Monday, May 23, 2005

An Old Scar

With time comes injuries. Some never go away. Many form scars. Pressing a finger on the scar brings a memory of the pain that caused it - a phantom of remembered pain if you will.

To Ms Chng and the Straits Times, the recent debacle of portraying Singapore men as wimps has pressed hard on a very old scar. I am willing to give you both the benefit of doubt here. It's not because you've earnt it. It's because I, too, know how difficult it can be to stand up and say something different when authority says otherwise. Even when your life is at risk.

Yet, -even if- I give the benefit of the doubt, the fact that the following quote was used as a defence disturbs me greatly

"I said “they are fine until they enter national service”, in response to a question about whether I find Singapore men whiny. My point was that the only occasions I noticed whining was when they were talking about their national service experiences. When asked what they complained about, I said “minute things” as I did not wish to expatiate on what they had shared."

If indeed, Ms Chng, your version of events is accurate, then I must ask - why was your response about national service? There are a million different ways you could have answered the question posed to you - why national service?

I can certainly empathise with your response. I, too, know female friends who don't care and couldn't care about men who talk incessantly about the million minute things they have to do in NS. They can't understand why, after going through all that and finally being free of it, we still talk about these small things.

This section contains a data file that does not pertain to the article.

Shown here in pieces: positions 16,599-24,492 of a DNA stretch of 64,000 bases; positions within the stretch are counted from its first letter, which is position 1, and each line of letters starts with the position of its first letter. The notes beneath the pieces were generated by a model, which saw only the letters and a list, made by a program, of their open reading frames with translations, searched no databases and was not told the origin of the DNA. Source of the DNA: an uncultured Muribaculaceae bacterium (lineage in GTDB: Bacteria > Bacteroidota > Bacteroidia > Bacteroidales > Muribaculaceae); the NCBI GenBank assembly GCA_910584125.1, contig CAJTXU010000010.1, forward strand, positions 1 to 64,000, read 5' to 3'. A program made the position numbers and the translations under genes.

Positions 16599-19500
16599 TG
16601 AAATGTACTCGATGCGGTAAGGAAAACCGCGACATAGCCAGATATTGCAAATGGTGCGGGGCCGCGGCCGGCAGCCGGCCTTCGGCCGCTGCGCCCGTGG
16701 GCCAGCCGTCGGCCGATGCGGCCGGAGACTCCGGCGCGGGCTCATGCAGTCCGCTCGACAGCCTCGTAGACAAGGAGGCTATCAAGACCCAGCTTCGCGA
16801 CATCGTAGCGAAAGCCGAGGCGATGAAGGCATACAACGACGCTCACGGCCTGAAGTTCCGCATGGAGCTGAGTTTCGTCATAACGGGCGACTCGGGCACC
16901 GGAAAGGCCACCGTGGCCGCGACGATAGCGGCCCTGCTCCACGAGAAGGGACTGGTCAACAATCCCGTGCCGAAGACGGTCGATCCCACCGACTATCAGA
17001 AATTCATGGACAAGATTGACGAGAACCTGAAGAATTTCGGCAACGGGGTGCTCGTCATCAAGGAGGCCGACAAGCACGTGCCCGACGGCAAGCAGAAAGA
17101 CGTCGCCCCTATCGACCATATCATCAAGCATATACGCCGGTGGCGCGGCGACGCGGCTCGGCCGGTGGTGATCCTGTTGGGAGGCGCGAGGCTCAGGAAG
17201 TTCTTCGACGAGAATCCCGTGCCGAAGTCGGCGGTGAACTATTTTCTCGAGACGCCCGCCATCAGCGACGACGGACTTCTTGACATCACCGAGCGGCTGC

It is because NS is too big.

Like blind men trying to describe an elephant, the only recourse we have are to describe the events that one feels. The rope of the elephant's tail. The fan of the elephant's ear. The trunk of the elephant's leg. We describe minute things because the totality is too big, too alien for words to describe.

How does one describe the sense of isolation of being in the army? That your entire existence now consists of something you hate? Something you cannot get away from?

What can you say to inunciate the pain of forcing away your loved ones because your life is now something they don't understand?

What words are there to describe a mortal fear for your life? Or the heartache of watching a comrade waste his life? Or realising that while NS ends, the scars of NS will forever be imprinted in your psyche?

How many forget the heartbreak of their girlfriends walking away because they couldn't share their universe?

How many?

Ms Chng, you are not unique. Like many other well-educated Singaporean females, you believe that your life is your own, your future is within your control, and that there's nothing beyond your grasp. In other words, your experiences have reinforced your Type-A personality.

And because your experiences have reinforced this world-view, you just cannot understand that a Y-Chromosome away lies a universe where our destiny is not our own, where we can find no welcome precisely because of this great and growing divide.

If I find no welcome in Singapore, why shouldn't I break all bonds and leave?

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5 comments:

KwokSiong said...

"How does one describe the sense of isolation of being in the army? That your entire existence now consists of something you hate? Something you cannot get away from?"

hmm, i truly understand that feeling...

Huichieh said...

Eloquent! (Trackbacked)

a friend said...

Thanks for scratching that scar for me.

Anonymous said...

Well said! I too have a scar that may never heal.
I hope Ms Chng Zhenzhi reads this and realize how hurtful her remarks have been.

Mythical said...

The scar was first scratched by Leong Choon Cheong in his most excellent ethnological study Youth In The Army (Federal, 1978, 327pp). But you have added meritorious scratchings too. Paladin-class merit.